The departure of Ric Grenell from the Romney campaign is something that approximately zero undecided voters know or care anything about, but does it tell us anything interesting or useful about Mitt Romney himself? In case you haven't heard, Grenell is a longtime Republican communications professional who was hired by the Romney campaign to be a spokesperson on foreign policy; then liberals started criticizing Grenell for some nasty tweets he had sent, while social conservatives started criticizing him for being gay. The Romney campaign didn't care much about the liberals' criticism, but was apparently quite unnerved by the conservatives' criticism.
The kickoff of the general-election season has been marked by a series of inconsequential flaps—think caterpillars and hot mics, or the latest outrage over the fictional Julia (see the Daily Meme below). One might prefer more substance, but there's one issue that, thankfully, will be pushed off until after the election: raising the debt ceiling.
The existence of the Republican Party has been marked by five incarnations in its century and a half, peaking early with its first president and the country’s greatest, Abraham Lincoln. The second Republican age culminated at the outset of the last century with Theodore Roosevelt; the third age with Dwight Eisenhower; the fourth with Ronald Reagan—whose harbingers were Barry Goldwater and Richard Nixon—and whose coda was George H. W. Bush. The fifth that ultimately would coalesce around the presidency of Bush’s son was inaugurated by Newton Leroy Gingrich of Georgia, and not even W. has better represented the party’s style and substance these past 20 years.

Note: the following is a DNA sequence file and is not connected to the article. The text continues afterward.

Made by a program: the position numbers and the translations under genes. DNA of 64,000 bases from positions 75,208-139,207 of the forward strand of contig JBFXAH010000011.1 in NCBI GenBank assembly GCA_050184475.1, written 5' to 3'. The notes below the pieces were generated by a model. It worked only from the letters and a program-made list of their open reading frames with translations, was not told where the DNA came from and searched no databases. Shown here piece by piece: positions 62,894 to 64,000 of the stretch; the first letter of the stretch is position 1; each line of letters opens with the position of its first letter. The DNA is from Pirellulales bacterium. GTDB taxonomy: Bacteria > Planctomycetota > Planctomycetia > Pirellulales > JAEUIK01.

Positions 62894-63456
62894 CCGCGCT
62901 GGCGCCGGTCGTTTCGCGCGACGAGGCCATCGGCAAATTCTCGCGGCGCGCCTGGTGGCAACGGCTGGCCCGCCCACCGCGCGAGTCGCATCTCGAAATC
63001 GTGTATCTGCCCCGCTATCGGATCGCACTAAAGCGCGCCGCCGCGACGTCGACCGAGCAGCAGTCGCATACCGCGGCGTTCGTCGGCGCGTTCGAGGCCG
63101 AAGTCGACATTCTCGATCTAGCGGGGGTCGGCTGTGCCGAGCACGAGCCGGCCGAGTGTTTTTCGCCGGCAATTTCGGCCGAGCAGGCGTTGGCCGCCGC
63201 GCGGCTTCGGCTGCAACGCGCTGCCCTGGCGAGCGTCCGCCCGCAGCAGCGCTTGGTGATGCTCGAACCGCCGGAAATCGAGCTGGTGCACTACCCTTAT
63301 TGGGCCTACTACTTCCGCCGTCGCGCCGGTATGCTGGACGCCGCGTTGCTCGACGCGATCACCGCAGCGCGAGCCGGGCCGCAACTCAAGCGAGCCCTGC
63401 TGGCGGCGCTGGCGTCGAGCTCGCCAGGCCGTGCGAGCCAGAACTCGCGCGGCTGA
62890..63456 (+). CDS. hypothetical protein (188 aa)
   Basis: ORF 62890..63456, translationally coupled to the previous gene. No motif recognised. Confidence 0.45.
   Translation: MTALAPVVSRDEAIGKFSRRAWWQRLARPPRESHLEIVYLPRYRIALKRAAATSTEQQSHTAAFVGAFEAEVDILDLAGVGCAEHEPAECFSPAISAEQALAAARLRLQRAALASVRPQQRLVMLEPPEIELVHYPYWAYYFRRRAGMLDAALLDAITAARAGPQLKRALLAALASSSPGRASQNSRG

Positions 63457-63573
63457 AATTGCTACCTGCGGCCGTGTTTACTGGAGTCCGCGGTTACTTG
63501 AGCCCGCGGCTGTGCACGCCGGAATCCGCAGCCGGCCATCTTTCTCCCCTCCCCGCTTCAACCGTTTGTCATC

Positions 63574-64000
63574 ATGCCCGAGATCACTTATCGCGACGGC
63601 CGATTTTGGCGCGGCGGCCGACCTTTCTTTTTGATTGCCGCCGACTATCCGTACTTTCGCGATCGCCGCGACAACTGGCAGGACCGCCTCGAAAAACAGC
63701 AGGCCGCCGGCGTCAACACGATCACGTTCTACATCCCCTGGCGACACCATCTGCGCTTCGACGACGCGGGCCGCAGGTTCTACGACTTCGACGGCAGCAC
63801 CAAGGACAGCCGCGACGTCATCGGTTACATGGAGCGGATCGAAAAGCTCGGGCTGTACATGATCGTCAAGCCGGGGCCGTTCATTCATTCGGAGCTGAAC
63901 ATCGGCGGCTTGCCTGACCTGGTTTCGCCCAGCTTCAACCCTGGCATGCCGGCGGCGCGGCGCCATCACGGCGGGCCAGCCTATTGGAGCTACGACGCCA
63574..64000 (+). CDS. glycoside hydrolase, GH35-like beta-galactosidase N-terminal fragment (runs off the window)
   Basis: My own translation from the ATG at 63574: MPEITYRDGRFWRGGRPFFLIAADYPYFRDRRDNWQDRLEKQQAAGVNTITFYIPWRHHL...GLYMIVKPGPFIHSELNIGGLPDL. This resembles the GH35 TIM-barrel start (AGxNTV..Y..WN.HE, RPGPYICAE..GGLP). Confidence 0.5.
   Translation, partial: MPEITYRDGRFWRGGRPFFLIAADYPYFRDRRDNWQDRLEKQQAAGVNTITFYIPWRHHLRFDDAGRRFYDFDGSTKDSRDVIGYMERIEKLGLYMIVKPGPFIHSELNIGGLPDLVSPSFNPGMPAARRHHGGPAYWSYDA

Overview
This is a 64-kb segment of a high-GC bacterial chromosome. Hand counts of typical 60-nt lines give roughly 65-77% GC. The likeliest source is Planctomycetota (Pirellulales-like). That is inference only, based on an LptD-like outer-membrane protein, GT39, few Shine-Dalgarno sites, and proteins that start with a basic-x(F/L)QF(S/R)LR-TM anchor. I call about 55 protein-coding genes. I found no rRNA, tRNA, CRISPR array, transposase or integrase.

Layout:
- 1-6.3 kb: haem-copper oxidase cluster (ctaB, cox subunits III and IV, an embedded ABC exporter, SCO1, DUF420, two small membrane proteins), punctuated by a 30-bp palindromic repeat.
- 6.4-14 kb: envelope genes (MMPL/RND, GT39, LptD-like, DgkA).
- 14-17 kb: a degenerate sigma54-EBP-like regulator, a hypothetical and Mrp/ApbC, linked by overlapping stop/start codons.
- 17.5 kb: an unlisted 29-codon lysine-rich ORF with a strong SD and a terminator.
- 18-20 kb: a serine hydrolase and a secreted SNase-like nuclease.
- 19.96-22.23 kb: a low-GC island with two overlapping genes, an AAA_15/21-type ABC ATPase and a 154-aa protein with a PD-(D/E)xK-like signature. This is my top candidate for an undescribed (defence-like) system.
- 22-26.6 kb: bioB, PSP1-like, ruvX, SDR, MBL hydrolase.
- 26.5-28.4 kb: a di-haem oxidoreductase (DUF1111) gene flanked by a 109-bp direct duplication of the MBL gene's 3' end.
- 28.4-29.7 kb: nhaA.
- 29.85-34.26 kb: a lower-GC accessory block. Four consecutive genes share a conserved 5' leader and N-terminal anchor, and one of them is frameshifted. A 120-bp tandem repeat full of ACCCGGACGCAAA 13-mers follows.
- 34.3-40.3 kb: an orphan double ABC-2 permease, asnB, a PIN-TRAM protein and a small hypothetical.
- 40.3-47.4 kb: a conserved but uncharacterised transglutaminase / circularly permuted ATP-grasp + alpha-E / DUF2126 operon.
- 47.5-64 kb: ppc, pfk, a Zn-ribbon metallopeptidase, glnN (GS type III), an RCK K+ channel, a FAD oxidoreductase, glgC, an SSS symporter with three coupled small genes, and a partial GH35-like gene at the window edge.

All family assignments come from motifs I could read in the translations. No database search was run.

Imagine that you called a carpenter to come repair your deck, and after looking at the rotted timbers and split rails, he said, "Well, I can fix this deck. But the one thing I'm not going to do is come over here and engage in a bunch of carpentry. That would be wrong."
You'd probably suspect that the carpenter was insane. Yet politicians and their campaign advisers–people for whom politics is a profession no less than carpentry is the carpenter's profession–are constantly complaining that their opponents are engaged in "politics," or are committing the horrible sin of "politicizing" something that shouldn't be political.
So it was when Barack Obama's re-election campaign took the opportunity of the one-year anniversary of the killing of Osama Bin Laden to remind voters who was president when it happened...
Are you already sick of the endless series of articles extolling the virtues of various potential Mitt Romney running mates? Are you also sick of the posturing—TV ads, major foreign policy speeches—of wannabe VP candidates? Too bad. If Romney follows precedent it will be quite some time before he selects his partner on the Republican ticket.